A SELECTION OF OPINION PIECES ON ANYTHING AND EVERYTHING
National Service can improve health and heal divides
We have never been richer, better educated, or longer living. Despite this, a number of severe issues plague our modern lives, including declining health, social stratification, and rising racial tensions. A broad compulsory national service programme has the capacity to significantly improve the material and spiritual well being of the nation. Such a scheme would simultaneously improve health and fitness, increase social capital, enhance self-discipline, and develop a national spirit of cooperation. What’s physically wrong? Australia has experienced a significant decline in health and fitness. A third of Australian adults are obese and a third are overweight, with the average Australian becoming 500g heavier every year. We are in a health crisis that increases the risk of disease, lowers one’s quality of life, and can result in an early death. However, this crisis also
impacts society, by placing increased costs on to the health care system and a decreasing labour productivity. Only one quarter of Australians meet the government’s guidelines for minimum weekly physical activity due to our overwhelmingly sedentary lifestyles. Only 30% of adults participate in a weekly sport or physical recreational activity, with the remainder missing out on the social capital, reciprocity and trust that these activities build. Despite the health, education and employment benefits, engagement is critically low. You might think that these statistics indicate that people simply don’t want to be healthy. This is incorrect. A quarter of Australians and half of obese or overweight adults report ‘serious’ attempts to lose weight over the previous year.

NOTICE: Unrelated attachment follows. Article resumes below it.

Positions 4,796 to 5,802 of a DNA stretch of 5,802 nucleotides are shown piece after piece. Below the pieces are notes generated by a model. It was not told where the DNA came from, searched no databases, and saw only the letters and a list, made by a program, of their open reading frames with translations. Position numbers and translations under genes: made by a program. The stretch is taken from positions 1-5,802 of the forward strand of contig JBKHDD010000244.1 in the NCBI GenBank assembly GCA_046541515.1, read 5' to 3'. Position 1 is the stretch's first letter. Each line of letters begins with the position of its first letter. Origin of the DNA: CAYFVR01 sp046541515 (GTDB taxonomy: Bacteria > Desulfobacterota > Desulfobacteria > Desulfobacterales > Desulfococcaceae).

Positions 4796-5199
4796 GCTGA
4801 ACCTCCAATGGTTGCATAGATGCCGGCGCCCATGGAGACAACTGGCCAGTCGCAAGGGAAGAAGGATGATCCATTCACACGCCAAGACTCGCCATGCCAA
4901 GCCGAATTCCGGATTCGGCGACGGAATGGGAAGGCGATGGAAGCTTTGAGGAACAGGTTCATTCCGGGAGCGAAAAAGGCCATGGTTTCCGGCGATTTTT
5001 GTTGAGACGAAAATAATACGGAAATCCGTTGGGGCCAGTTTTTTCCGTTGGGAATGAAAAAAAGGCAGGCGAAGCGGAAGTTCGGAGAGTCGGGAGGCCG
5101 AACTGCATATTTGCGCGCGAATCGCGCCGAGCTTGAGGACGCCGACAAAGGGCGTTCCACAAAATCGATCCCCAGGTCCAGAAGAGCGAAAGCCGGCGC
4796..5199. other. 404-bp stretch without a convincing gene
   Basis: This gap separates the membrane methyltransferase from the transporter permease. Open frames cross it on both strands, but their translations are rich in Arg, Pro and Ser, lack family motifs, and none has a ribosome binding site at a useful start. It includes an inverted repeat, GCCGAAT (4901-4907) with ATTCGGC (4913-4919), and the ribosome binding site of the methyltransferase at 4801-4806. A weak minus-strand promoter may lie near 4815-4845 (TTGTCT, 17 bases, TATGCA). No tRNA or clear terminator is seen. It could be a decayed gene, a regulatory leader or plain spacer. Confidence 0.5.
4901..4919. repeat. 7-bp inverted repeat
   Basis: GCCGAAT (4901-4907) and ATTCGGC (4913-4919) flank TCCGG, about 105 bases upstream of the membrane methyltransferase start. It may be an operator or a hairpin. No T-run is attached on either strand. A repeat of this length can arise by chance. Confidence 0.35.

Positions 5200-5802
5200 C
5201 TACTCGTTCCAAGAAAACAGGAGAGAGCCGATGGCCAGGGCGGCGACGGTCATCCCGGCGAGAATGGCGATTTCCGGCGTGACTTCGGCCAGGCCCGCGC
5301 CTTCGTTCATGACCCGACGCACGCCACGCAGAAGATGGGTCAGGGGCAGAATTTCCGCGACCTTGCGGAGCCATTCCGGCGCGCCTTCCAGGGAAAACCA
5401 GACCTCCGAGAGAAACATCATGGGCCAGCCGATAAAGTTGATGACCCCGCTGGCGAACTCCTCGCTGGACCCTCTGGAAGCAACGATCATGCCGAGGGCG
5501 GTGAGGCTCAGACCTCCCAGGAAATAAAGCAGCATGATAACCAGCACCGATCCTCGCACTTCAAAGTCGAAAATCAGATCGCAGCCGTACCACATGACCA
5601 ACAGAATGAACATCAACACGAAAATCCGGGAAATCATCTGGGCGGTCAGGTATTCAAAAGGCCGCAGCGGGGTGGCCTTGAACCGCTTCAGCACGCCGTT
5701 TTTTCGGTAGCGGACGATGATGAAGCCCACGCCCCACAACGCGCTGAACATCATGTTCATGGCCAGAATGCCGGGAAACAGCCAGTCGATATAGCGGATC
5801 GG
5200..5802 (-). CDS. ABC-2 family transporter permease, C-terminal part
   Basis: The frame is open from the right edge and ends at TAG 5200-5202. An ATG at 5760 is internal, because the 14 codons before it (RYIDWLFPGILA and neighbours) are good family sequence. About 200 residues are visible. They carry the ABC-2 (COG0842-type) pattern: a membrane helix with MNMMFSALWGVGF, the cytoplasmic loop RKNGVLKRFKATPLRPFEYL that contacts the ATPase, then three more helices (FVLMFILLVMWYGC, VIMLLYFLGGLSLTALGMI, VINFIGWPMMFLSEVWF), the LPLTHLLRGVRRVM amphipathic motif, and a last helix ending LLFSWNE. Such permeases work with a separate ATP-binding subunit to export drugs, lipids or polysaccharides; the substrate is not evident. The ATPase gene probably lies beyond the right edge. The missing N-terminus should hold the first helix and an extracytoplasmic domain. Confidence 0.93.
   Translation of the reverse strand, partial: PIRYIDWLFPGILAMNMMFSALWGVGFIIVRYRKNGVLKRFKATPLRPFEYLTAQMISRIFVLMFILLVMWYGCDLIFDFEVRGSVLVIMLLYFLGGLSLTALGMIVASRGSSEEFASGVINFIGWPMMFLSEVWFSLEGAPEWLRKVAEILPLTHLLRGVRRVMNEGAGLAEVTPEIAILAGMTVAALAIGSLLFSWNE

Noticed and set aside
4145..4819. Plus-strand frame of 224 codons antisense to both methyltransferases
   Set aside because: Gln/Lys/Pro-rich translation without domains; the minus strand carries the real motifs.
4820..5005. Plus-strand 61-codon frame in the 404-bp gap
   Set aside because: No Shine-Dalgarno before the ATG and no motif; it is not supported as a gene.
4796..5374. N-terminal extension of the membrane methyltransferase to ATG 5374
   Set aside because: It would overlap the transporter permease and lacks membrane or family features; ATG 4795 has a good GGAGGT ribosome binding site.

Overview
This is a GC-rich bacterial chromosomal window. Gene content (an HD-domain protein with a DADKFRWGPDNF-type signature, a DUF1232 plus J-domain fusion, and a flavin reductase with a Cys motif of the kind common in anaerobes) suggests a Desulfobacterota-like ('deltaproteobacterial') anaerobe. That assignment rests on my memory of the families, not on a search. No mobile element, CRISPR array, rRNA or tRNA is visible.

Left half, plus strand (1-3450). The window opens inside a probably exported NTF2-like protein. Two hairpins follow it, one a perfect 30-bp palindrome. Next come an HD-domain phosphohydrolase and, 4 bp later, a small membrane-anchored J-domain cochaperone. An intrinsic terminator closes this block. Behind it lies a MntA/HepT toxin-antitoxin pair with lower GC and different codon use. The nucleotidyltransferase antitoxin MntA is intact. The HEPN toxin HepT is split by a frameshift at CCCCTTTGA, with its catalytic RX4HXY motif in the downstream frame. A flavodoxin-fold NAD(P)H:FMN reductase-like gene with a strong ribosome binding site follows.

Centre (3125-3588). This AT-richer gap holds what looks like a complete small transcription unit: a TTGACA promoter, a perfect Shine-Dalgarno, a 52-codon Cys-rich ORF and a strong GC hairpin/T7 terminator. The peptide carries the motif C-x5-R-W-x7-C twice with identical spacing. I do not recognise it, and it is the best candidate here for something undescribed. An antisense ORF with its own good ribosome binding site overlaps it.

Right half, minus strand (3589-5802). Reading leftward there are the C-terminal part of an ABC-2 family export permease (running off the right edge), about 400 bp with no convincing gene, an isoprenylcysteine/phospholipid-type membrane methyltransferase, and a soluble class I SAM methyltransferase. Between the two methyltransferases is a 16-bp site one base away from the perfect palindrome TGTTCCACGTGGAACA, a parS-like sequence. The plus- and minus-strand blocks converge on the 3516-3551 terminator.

In 2015, six million Australians made a New Years resolution to increase their fitness, with the average Australian spending $75 a month (almost $1000 a year) on fitness activities. There is clearly a collective desire and willingness to have a healthier lifestyle, but few results. Why is this the case? A lack of willpower is cited as the number one cause behind a failure to achieve health goals. Willpower is, in essence, the ability to resist shortterm temptations to reach long term goals. Due to food’s historic scarcity, humans have evolved to maximise caloric intake and minimise energy expulsion. Our unconscious brain encourages unhealthy eating and sedentary behaviour, so the conscious brain is fighting an uphill battle to stay healthy. This can exhaust willpower, resulting in a sabotage from within. Studies demonstrate a link between self-discipline and obesity, with children who exhibit stronger willpower compared to their peers being significantly less likely to become overweight in adolescence. The good news is that willpower can be developed, and studies have suggested regular exercise can enhance this trait, eliminating the struggle of getting motivated and making fitness a habit. The question then becomes ‘how do policy makers break people out of this cycle of poor choices?’, to which there are many answers. Some policies that should be considered concurrently include better education, expanded school sports, and taxes on sugary drinks. However, these policies only deal with the symptoms of a larger problem, and are not representative of the radical change needed. What’s spiritually wrong? Beyond the physical, Australia is experiencing a crisis of identity as the cult of the individual dominates politics and culture. Far right nationalists and populists are rising in power and influence; racial tensions simmer and occasionally explode; a quarter of Australians report loneliness as a regular part of life. While the left has discussed the decline in our social fabric for decades, they have been unwilling to take meaningful action on the issue. For example, before President Macron even announced the details of his planned national service policy, 14 youth organisations objected to the plan, citing ‘freedom of choice’, without considering the potential benefits of such a scheme. National service offers the opportunity to limit the spread of populism and xenophobia by bringing young Australians of all backgrounds on one collective journey. Shared experiences create shared identities, and a national service would strengthen the bonds between citizens and limit both social and political stratification. National service has the potential to be a profoundly progressive institution, acting as a